Breaking Benjamin: Dear Agony Review

The word “consistent” doesn’t really do Benjamin Burnley and his band justice. Rather, this talented Pennsylvanian rock group’s insatiable desire to elevate the quality of their music with constant tweaks and minor improvements could be chalked up to perfectionism. From the rugged, hard rocker debut Saturate to the ingeniously brooding masterpiece Phobia, Breaking Benjamin has found a way to top their last entry each and every time they enter the studio. Although this steady increase in quality has sometimes come at the cost of the music’s harder elements, it’s impossible to deny that Phobia is anything less than Breaking Benjamin’s crowning achievement. Credit Burnley and his band for continuously expanding on their sound to keep it refreshing but still familiar at the same time. Given the upward progression of Breaking Benjamin’s music, it makes sense that anticipation for the group’s fourth album was at an all time high. Unfortunately, while Dear Agony continues the trend of expanding the group’s sound, it falls just short of the mark of excellence Phobia and We Are Not Alone achieved. Although this new installment fails to reach the peak of artistry, lyrical complexity and overall dramatic, dark mood that their last effort accomplished, Benheads should not be disappointed with the newest album. Dear Agony fails to live up to expectations, but perhaps because it had the impossible task of following up such a flawless third album, expectations of this latest installment were slightly unrealistic.

Standout Tracks

Burnley’s eerie “I’m cold and broken” opens up Dear Agony on the lead-off track “Fade Away,” immediately letting listeners know that this new album will be in the same vein of music the band has become known for: dramatic, hard-hitting, desperate and emotionally charged. Anyone worried that Breaking Benjamin has forgotten how to rock an audience doesn’t need to look much farther than this dynamic opener; typically killer guitar hooks and riffs from Aaron Fink and Burnley, Mark Klepaski’s recognizably heavy bass line, Chad Szeliga’s intelligible drumming and of course, Burnley’s incredible vocals that fluctuate from impassioned, soft coos to fervent, rougher bellows characterize the winning formula fans have grown accustomed to. “Fade Away” gets overlooked because of the electric track that follows it, but makes for a terrific opener to Breaking Bad’s latest entry.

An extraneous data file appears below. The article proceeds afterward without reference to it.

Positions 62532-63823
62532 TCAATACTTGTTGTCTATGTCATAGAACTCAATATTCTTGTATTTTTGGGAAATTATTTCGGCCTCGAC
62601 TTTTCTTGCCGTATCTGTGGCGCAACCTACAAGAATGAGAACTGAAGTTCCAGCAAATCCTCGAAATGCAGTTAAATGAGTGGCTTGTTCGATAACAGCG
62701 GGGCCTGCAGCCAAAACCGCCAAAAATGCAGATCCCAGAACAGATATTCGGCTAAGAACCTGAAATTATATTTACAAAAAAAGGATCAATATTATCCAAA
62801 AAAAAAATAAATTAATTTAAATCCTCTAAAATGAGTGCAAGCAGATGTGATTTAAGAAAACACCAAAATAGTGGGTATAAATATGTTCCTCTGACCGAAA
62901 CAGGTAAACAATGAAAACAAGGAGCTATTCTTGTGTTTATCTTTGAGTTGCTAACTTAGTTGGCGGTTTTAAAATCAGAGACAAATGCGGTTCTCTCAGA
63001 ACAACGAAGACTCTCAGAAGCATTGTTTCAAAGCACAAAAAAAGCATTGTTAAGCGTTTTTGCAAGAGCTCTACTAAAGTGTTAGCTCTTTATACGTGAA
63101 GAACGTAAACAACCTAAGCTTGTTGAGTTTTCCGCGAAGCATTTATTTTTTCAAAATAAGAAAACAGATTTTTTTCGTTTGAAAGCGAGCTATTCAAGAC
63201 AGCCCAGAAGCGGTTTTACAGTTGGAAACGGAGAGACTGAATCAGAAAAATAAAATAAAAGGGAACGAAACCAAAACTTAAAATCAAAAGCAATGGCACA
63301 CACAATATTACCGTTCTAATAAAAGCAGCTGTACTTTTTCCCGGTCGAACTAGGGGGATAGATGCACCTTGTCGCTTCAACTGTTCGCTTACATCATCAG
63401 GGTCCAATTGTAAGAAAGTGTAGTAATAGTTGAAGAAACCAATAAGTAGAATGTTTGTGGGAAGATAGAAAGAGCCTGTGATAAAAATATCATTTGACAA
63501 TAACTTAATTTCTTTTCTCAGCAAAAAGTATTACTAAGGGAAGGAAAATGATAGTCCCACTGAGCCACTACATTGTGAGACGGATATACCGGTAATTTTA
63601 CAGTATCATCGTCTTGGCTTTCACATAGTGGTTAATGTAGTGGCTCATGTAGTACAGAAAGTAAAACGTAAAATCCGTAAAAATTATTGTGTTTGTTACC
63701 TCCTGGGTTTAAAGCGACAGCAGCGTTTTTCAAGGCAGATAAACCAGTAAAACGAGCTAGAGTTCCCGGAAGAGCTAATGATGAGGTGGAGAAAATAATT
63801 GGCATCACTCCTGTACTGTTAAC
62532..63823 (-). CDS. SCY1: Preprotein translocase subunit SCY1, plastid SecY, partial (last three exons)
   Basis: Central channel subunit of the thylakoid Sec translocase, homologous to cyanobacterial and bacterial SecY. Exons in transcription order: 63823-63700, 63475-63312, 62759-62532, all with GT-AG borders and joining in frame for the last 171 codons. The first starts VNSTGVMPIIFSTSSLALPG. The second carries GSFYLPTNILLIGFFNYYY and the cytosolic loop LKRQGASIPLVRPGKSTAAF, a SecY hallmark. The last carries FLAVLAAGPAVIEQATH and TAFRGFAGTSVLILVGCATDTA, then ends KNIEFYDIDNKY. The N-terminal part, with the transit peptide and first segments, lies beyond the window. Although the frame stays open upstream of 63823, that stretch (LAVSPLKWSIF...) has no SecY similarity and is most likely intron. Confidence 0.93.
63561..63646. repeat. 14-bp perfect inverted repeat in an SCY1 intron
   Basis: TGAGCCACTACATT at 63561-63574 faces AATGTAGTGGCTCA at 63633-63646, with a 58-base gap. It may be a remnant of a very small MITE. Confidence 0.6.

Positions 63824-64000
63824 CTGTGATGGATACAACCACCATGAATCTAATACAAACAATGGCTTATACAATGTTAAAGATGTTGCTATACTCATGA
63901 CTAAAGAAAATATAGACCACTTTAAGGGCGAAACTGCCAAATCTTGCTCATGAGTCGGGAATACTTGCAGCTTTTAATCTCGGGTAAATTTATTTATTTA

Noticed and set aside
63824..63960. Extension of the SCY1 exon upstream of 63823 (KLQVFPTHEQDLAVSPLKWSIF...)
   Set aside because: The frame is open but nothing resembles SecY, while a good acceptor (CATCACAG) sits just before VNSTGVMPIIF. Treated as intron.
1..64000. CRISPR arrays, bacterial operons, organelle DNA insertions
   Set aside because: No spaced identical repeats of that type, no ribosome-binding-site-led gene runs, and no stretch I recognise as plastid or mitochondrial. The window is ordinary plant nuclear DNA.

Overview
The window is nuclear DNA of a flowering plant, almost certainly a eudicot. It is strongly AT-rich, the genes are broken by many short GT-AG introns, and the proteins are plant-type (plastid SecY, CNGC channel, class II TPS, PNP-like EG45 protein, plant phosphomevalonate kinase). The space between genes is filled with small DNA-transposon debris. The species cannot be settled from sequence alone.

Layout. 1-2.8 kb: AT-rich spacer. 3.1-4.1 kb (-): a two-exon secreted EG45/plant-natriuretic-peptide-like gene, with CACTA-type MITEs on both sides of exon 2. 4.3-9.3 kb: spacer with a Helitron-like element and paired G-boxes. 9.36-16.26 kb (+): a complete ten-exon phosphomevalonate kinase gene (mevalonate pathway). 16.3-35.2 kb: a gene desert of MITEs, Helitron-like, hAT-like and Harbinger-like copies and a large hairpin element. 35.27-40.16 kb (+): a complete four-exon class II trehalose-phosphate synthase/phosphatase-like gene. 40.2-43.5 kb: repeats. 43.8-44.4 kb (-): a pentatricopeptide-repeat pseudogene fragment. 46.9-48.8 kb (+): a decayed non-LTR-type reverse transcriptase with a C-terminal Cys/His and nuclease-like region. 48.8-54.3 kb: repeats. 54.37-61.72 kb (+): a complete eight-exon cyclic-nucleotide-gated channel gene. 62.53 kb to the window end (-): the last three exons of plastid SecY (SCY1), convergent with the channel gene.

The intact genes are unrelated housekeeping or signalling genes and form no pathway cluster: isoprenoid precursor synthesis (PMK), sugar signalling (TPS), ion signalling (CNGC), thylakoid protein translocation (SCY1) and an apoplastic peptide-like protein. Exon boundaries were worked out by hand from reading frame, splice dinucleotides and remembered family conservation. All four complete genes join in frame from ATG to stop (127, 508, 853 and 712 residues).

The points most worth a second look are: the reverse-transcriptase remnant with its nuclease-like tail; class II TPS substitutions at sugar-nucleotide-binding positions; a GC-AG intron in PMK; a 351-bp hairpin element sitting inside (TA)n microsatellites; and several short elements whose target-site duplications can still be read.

“I Will Not Bow” is without a doubt the best song Dear Agony has to offer and even gives “The Diary Of Jane” a run for its money as the greatest song Breaking Benjamin has ever written. This first single from the album epitomizes the band’s tendency to write songs that evoke both hope and desperation at the same time as Burnley valiantly declares “All is lost again / But I’m not giving in. / I will not bow / I will not break / I will shut the world away. / I will not fall / I will not fade / I will take your breath away.” But a lyrically compelling song is nothing without appropriately electrifying music to back up, and Breaking Benjamin does not disappoint on that front either, filling the void with captivating guitar riffs, intriguing rhythms that set the dark mood and Burnley’s sublimely dramatic vocals. This heavy and breathtaking track (complete with an entertaining music video) should satisfy both new and old BB fans with its unparalleled lyrics, breakdowns and vocals.